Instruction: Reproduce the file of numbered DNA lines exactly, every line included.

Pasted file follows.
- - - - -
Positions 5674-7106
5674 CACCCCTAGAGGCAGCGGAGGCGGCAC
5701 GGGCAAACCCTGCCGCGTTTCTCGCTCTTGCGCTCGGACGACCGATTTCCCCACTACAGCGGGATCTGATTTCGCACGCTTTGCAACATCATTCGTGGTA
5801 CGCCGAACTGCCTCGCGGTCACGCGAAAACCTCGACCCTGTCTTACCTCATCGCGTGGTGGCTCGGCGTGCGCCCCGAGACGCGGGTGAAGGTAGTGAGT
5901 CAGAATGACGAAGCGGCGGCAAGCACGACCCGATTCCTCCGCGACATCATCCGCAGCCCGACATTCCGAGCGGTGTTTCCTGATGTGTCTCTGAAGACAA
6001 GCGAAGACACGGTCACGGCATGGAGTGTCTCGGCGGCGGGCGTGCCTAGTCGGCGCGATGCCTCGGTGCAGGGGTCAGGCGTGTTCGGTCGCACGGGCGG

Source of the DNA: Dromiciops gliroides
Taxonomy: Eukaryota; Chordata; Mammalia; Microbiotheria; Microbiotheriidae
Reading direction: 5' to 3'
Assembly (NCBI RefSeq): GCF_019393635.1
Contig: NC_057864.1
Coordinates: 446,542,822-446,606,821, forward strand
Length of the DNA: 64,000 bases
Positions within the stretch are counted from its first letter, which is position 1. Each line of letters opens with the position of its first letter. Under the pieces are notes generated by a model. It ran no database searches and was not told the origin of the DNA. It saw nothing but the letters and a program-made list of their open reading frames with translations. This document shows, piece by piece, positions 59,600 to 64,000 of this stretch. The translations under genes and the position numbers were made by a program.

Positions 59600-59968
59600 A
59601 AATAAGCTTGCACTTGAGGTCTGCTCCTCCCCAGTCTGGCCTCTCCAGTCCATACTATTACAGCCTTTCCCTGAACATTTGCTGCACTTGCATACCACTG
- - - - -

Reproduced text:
Positions 5674-7106
5674 CACCCCTAGAGGCAGCGGAGGCGGCAC
5701 GGGCAAACCCTGCCGCGTTTCTCGCTCTTGCGCTCGGACGACCGATTTCCCCACTACAGCGGGATCTGATTTCGCACGCTTTGCAACATCATTCGTGGTA
5801 CGCCGAACTGCCTCGCGGTCACGCGAAAACCTCGACCCTGTCTTACCTCATCGCGTGGTGGCTCGGCGTGCGCCCCGAGACGCGGGTGAAGGTAGTGAGT
5901 CAGAATGACGAAGCGGCGGCAAGCACGACCCGATTCCTCCGCGACATCATCCGCAGCCCGACATTCCGAGCGGTGTTTCCTGATGTGTCTCTGAAGACAA
6001 GCGAAGACACGGTCACGGCATGGAGTGTCTCGGCGGCGGGCGTGCCTAGTCGGCGCGATGCCTCGGTGCAGGGGTCAGGCGTGTTCGGTCGCACGGGCGG

Source of the DNA: Dromiciops gliroides
Taxonomy: Eukaryota; Chordata; Mammalia; Microbiotheria; Microbiotheriidae
Reading direction: 5' to 3'
Assembly (NCBI RefSeq): GCF_019393635.1
Contig: NC_057864.1
Coordinates: 446,542,822-446,606,821, forward strand
Length of the DNA: 64,000 bases
Positions within the stretch are counted from its first letter, which is position 1. Each line of letters opens with the position of its first letter. Under the pieces are notes generated by a model. It ran no database searches and was not told the origin of the DNA. It saw nothing but the letters and a program-made list of their open reading frames with translations. This document shows, piece by piece, positions 59,600 to 64,000 of this stretch. The translations under genes and the position numbers were made by a program.

Positions 59600-59968
59600 A
59601 AATAAGCTTGCACTTGAGGTCTGCTCCTCCCCAGTCTGGCCTCTCCAGTCCATACTATTACAGCCTTTCCCTGAACATTTGCTGCACTTGCATACCACTG